Fresh leaks, claiming to feature close allies of Egyptian President Abdel Fattah al-Sisi speaking about political interference in neighbouring Libya were aired on Thursday evening.
The leak, the latest in a line of potentially incriminating recordings to emerge in recent months, was released by Libyan television channel Panorama.
It claims to reveal conversations in which the Egyptian presidential office was coordinating closely with Libyan officials in a bid to stop the extension of the General National Congress (GNC) in February last year.
In the leak, a voice that allegedly belongs to the head of Sisi’s office, Lieutenant Abbas Kamel, was recorded, supposedly, speaking to the Egyptian president and advising him to work with Ahmed Gaddaf al-Dam. While the state-allied press has denied the previous leaks, Sisi’s office has never fully denied them, leading to widespread speculation that they might be genuine.
Dam, a close ally and cousin of former leader Muammar Gaddafi, was Tripoli’s special envoy to Cairo for many years and left Libya for Egypt shortly after the 2011 uprising against Gaddafi.
In the leak, the voice said to belong to Kamel was heard calling Dam an important partner in Libya, although Dam was arrested in Egypt in 2013 during the time of Mohammed Morsi, Egypt’s first democratically elected president, who hailed from the Muslim Brotherhood but was ousted by Sisi in July 2013.
“What’s special about him [Dam] is that he understands what’s happening on the ground…and to my knowledge he knows how to deal with the public,” Kamel told Sisi over the telephone.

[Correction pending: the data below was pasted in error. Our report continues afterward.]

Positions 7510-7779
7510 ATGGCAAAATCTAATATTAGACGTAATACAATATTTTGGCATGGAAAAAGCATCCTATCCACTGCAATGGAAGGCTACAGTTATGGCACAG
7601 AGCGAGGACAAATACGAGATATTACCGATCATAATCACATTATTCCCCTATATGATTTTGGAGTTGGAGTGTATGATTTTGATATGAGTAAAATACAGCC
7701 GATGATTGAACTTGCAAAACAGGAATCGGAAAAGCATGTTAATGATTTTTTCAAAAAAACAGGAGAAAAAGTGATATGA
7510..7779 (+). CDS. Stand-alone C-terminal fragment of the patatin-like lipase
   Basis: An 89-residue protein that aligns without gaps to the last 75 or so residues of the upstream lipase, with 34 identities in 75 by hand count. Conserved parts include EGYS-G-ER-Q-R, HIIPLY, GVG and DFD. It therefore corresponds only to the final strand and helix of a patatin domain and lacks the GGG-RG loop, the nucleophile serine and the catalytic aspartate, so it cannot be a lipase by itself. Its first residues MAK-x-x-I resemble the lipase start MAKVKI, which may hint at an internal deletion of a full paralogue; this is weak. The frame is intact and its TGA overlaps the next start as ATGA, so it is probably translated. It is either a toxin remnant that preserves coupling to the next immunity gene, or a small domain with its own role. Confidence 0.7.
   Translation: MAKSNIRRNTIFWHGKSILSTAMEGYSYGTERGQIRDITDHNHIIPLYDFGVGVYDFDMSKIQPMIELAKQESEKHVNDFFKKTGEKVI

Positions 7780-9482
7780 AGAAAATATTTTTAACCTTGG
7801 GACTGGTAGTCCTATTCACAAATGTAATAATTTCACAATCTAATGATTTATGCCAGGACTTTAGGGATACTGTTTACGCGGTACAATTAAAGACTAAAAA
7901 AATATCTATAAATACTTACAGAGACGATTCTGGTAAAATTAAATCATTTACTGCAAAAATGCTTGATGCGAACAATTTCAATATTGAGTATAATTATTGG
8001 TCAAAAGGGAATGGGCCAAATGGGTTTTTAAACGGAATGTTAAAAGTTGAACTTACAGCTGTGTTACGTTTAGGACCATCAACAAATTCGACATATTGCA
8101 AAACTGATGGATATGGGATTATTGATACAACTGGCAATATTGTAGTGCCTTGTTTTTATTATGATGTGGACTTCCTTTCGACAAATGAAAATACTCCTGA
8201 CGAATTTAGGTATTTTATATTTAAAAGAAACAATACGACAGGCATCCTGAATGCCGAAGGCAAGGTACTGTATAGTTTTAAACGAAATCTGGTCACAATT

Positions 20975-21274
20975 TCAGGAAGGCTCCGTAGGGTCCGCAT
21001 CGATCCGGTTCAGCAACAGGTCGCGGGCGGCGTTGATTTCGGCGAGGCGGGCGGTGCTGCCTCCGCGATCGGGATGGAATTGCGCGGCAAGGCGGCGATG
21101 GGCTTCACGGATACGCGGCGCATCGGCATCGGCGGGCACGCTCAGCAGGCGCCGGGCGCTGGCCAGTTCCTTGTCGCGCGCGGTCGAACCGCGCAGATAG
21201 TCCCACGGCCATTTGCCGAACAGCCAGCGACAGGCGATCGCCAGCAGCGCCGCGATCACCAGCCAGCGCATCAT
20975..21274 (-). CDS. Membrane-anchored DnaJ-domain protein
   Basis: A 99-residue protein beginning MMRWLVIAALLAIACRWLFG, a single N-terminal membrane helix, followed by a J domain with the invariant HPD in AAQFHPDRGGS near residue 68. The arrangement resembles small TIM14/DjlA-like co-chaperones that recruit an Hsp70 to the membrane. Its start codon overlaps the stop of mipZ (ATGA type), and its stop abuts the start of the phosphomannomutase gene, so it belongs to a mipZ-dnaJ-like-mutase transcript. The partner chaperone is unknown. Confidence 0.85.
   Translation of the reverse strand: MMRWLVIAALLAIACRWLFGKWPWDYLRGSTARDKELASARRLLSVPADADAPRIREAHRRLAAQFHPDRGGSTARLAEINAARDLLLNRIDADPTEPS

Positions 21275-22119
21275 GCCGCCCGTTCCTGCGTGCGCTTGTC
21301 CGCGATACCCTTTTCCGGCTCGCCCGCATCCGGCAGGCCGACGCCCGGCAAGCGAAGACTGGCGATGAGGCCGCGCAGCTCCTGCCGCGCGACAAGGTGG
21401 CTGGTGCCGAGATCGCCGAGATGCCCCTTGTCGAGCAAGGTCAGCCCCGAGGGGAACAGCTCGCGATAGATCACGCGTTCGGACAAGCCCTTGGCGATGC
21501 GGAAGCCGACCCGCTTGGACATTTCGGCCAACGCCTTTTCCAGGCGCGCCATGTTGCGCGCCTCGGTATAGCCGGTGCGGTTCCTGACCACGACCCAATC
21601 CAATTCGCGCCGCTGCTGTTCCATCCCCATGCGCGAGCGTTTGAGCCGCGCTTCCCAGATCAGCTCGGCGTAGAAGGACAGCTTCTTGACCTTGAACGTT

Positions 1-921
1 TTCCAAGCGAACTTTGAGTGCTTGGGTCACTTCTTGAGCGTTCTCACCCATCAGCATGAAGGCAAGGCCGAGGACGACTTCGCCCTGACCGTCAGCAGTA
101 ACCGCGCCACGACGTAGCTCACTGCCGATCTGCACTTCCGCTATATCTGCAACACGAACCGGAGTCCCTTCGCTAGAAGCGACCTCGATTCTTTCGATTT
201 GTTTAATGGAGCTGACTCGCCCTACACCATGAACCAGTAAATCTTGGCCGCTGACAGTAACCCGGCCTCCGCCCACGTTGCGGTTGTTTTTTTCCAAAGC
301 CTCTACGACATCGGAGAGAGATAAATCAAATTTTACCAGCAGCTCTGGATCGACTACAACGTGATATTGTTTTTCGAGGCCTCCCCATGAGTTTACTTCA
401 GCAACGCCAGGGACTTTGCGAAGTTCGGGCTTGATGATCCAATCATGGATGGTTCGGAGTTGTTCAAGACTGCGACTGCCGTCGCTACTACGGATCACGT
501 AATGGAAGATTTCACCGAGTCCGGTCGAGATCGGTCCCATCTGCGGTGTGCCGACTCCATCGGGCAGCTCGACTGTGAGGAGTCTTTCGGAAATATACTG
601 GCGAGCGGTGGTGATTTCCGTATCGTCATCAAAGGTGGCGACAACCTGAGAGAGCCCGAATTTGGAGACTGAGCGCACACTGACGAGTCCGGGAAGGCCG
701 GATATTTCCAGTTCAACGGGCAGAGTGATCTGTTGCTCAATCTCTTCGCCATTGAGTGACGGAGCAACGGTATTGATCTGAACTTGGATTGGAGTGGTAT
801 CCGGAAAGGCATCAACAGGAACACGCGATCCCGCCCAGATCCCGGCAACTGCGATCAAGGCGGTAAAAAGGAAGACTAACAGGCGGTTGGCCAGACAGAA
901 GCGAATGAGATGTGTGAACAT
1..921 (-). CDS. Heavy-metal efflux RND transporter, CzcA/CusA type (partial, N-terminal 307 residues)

Libya’s GNC was democratically elected in 2012 and originally tasked with appointing a constitutional assembly, although the assembly was later elected directly. Tensions over the GNC grew last year, with increasing calls for it to step down and for fresh elections to be held.
While the GNC eventually gave into pressure and called for fresh elections that took place in June, it has since refused to recognise the rival parliament, known as the House of Representatives, with many GNC members reconvening and setting up their own government in Tripoli over the summer.
The country has remained split, with the two rival parliaments in Tripoli and Tobruk, as well as the plethora of militias and army groups that support them, claiming legitimacy. Egypt has long supported the Tobruk-based government, possibly even providing supplies and intelligence.
Earlier this week, Cairo carried out a string of bombing raids aimed at taking out Islamic State militants who have managed to gain a foothold in the country and who recently executed 21 Egyptian Christians on a beach front in the Libyan city of Derna.